U.S. Transportation Secretary Elaine Chao used SXSW to make the announcement. Photo courtesy of Hyperloop One

Creation of a transportation-in-a-tube system that promises to whisk passengers from Houston to Dallas in 30 minutes got a big boost March 12 from the federal government.

During an appearance at SXSW, U.S. Transportation Secretary Elaine Chao said she has established a transportation technology council that will aim to clear regulatory and legal roadblocks for the traffic-busting Virgin Hyperloop One concept and similar transit innovations.

In September 2017, the company behind Hyperloop One picked a 640-mile route in Texas for the initiative. The futuristic system — with passengers riding in pods carried through a massive tube — would connect Houston, Austin, Dallas-Fort Worth, Laredo, and San Antonio. Hyperloop One would provide two stops each in the Dallas-Fort Worth and Houston areas, and one each in Austin, Laredo, and San Antonio.

The north-south leg of Hyperloop One would run between Dallas-Fort Worth and Laredo, while the east-west leg would operate between Houston and San Antonio. As imagined now, a trip between Austin and Dallas would last 19 minutes at speeds up to 670 mph — two to three times faster than high-speed rail and 10 to 15 times faster than traditional rail. A ride from Houston to Austin would take 21 minutes, while a trek from Houston to San Antonio would last 26 minutes.

"Texas is exploring how to make hyperloop a reality at the state and local level, but federal support is a huge key for us to be certified and successful," Ryan Kelly, head of marketing and communications for Virgin Hyperloop One, tells CultureMap. "It is exciting that the federal government is recognizing us as a potential new mode of transportation that can be a leap forward for America. Hopefully, Texas can be a first mover."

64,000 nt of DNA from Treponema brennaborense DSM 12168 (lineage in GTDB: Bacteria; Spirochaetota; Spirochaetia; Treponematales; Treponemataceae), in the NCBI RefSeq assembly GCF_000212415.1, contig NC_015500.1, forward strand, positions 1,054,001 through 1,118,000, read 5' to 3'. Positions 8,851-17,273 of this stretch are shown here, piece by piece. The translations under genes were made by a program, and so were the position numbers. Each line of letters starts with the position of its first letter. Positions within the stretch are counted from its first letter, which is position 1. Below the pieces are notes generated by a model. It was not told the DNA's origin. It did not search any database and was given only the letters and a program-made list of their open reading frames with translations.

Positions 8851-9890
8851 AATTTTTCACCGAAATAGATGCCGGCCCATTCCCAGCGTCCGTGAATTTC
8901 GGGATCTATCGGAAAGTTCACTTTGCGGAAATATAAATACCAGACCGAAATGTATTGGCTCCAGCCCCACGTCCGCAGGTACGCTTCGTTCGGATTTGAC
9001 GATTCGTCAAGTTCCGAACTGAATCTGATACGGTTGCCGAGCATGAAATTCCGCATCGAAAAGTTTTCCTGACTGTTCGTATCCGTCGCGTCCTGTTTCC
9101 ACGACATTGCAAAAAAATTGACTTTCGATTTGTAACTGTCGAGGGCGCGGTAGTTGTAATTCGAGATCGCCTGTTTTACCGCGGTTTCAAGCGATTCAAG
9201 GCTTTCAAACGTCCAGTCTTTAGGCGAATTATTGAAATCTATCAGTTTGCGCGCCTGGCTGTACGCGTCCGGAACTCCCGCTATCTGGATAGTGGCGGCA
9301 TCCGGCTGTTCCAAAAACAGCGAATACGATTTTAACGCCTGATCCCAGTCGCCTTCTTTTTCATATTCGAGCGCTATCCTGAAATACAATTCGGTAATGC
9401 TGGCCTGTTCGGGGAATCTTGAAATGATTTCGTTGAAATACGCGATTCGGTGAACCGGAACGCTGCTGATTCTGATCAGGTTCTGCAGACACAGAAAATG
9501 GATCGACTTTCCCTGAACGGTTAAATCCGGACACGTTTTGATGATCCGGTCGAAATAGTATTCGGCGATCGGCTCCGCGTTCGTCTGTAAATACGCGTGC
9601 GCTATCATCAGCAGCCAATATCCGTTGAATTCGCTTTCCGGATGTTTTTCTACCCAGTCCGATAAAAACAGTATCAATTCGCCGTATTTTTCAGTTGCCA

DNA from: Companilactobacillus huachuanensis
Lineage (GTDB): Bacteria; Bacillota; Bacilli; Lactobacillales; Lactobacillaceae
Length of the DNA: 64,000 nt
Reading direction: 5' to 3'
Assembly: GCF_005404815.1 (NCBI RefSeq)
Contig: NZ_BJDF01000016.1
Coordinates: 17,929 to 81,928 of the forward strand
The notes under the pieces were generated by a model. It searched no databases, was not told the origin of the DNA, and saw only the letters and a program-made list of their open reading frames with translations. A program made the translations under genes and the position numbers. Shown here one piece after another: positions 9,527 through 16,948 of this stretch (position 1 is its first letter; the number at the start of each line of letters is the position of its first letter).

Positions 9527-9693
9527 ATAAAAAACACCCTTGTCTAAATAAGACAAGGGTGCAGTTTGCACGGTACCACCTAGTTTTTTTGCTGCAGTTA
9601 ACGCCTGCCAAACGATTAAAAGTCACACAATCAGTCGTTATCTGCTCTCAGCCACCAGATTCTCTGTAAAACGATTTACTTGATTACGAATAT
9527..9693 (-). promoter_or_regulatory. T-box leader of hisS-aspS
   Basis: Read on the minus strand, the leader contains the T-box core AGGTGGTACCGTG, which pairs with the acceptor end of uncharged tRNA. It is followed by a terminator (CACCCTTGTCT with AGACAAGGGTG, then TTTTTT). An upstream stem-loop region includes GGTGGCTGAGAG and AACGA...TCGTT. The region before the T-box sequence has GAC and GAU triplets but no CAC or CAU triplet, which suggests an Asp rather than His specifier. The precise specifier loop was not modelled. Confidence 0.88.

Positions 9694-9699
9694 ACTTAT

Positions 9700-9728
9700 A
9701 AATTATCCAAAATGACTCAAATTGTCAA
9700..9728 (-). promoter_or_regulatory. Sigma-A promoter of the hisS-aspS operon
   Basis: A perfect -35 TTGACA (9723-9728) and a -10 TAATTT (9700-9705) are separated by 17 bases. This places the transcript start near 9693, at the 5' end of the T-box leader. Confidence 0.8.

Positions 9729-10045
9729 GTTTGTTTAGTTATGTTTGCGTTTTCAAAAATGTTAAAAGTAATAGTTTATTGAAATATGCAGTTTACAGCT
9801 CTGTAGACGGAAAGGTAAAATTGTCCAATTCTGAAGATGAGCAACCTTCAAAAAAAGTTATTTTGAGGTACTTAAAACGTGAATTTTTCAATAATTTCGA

Aside from Texas, Virgin Hyperloop One has U.S. projects underway in Colorado, Missouri, and the Chicago-Columbus-Pittsburgh corridor. Virgin Group, led by Sir Richard Branson, is among the investors in Hyperloop One.

The federal council unveiled at SXSW will help fast-track a first-of-its-kind transportation network in the U.S. that shares components with trains, planes, and self-driving vehicles. Members of the council will explore technological innovations, such as transit tunnels and self-driving vehicles, in the quest to speed up development of Virgin Hyperloop One and other emerging modes of mass transportation.

"Hyperloop is a new mode of transportation that is built for the 21st century," Jay Walder, CEO of Virgin Hyperloop One, says in a release. "We want to be the company that spearheads the next giant leap forward in transportation here in the United States, but we know we can't do it alone."

Kelly says it's unclear when Texas passengers might be able to travel on Virgin Hyperloop One's network, but the company hopes the first route — wherever it may be — will be ready by the end of 2028.

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This story originally ran on CultureMap.

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2 COVID-19-focused research projects happening in Houston

research roundup

While it might seem like the COVID-19 pandemic has settled down for the time being, there's plenty of innovative research ongoing to create solutions for affordable vaccines and tech-enabled protection against the spread of the virus.